Wednesday, November 2, 2016

this dam is coming out

Two years later. I am having a hard time re-entering the stream. 

I want to share all the things I share here, even with only myself. I want to be able to look back easily and know where the carrots were last winter, where I should avoid putting the tomatoes. The garden turns me on, tunes me in. I use words and pictures to help me focus, clarify, attune. In this way I notch my bow, and shoot myself a little deeper into life. 

So I a few weeks ago I gave myself the gift of a whole roll to shoot in the garden during a sweet little patch of autumn evening when it was still warm enough to be barefoot. At Blue Moon, I had them scan the negatives - which I never do - so that I could put them up here and make some notes. 

Now, I look at these photographs and am aware of the effort represented: I strive to show what is here - color and shape, vibrancy and decay; to honor the plants and their relationships; to stay present and release my grasping. I also see what is not pictured: everything else.

This just happened, and this is happening. Also, this bullshit.

I can feel that a pool of innocence that I have swum in, drunk from, as long as I have lived in this body is drying up. There is a sinking sensation. A hollowness. Certain sounds are louder. One of them is the sucking sound of my need for comfort.

That this innocence was preserved - invented? - by a styrofoam wall of Whiteness is very real to me. As a parent, I am increasingly alert to the partnership of privilege and protection. My privilege helps me protect my children's bodies. It also tempts me to protect their hearts and minds from the truth of how rigged the system is. How connected our cozy comfort is to someone else's late night worry and fear.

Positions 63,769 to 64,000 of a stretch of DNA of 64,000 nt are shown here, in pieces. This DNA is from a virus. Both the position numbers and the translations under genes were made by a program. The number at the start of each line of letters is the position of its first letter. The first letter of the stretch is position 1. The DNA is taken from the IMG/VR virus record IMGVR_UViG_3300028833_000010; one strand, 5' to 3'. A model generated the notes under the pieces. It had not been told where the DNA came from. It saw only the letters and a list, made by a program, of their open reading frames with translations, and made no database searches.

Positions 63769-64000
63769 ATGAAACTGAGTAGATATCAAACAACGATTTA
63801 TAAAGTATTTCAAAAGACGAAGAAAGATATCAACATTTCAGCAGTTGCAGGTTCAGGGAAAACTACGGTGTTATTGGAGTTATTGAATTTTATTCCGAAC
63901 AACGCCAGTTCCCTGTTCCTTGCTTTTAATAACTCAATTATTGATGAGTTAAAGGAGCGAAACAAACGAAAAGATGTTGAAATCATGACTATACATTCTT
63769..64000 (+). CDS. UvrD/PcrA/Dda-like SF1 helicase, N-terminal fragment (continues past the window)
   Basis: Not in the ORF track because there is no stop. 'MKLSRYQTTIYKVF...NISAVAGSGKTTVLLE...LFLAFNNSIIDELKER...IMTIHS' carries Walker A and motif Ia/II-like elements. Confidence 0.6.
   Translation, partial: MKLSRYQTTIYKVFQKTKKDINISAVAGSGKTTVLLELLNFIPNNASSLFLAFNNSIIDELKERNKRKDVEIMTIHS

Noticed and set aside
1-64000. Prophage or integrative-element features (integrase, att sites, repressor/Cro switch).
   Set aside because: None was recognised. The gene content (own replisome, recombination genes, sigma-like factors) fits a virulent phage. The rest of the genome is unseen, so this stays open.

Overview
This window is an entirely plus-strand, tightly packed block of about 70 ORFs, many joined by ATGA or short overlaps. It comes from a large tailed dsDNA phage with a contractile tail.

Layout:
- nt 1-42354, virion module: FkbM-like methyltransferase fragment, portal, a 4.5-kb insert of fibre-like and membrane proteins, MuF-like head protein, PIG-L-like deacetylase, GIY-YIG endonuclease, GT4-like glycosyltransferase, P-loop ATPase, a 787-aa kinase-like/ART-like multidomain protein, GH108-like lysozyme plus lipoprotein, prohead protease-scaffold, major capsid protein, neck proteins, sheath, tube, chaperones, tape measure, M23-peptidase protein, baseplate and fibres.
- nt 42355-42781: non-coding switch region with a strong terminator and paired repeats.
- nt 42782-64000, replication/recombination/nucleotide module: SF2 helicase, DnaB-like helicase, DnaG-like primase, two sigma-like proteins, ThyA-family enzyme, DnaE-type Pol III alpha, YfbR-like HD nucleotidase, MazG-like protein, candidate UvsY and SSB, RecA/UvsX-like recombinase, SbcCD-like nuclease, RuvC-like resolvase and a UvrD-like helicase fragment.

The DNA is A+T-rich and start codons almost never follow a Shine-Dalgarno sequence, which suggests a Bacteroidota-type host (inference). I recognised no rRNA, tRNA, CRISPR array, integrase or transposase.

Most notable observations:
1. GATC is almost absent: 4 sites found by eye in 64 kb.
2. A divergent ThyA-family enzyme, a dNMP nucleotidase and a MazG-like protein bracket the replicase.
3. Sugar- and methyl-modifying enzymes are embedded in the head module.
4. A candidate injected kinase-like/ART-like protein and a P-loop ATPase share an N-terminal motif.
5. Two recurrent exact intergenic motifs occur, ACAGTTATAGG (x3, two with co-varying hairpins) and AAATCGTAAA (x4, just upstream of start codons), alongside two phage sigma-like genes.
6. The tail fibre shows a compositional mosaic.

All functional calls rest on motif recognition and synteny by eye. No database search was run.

On Friday, Zelda stayed home from school with a funny tummy. I needed to work in the middle of the day; Jeff was able to be home with her while I taught. This is privilege. But it doesn't hurt anyone. What hurts is the lie that we are not responsible for the children whose parents cannot - because history, because sociology, because economic policy - provide such protection. The quick little lie that says that those kids can handle it. That they are especially able to deal, to toughen up. That somehow the darkness of their skin indicates a resilience to more than the light of the sun. 

While she was home, I sat down in tears to write to the White House about Standing Rock. She drew a plank house with a totem pole in front. "Mama, at my school, we study history. So I know about how the Native Americans lived in Portland first. They lived in a house like this." She showed me where the food stores go, under the floor planks.  I explained about the reservation system, how it arose from a failed genocide by people of European descent who wanted to settle the Americas without limitation, without concern for the people who lived here first, or for the land or animals whom they wished to defend. It takes longer to explain this to an eight year old, and I used different words. But it is not hard. It is not over her head. She often finishes my sentences. We've been talking about this with increasing depth for years. As someone who is losing her own innocence, who loves the woods and her family, who is pained by unfairness and cruelty, she relates easily to the Native people she imagines in the past, to the story of their innocence, manipulated and crushed by force, temptation, and trauma.

I am wary of this simple story. The same brush that paints aboriginal peoples as inherently more virtuous and innocent than whites also paints them as inherently lazier, less advanced, more able to tolerate the expedient degradation of their humanity.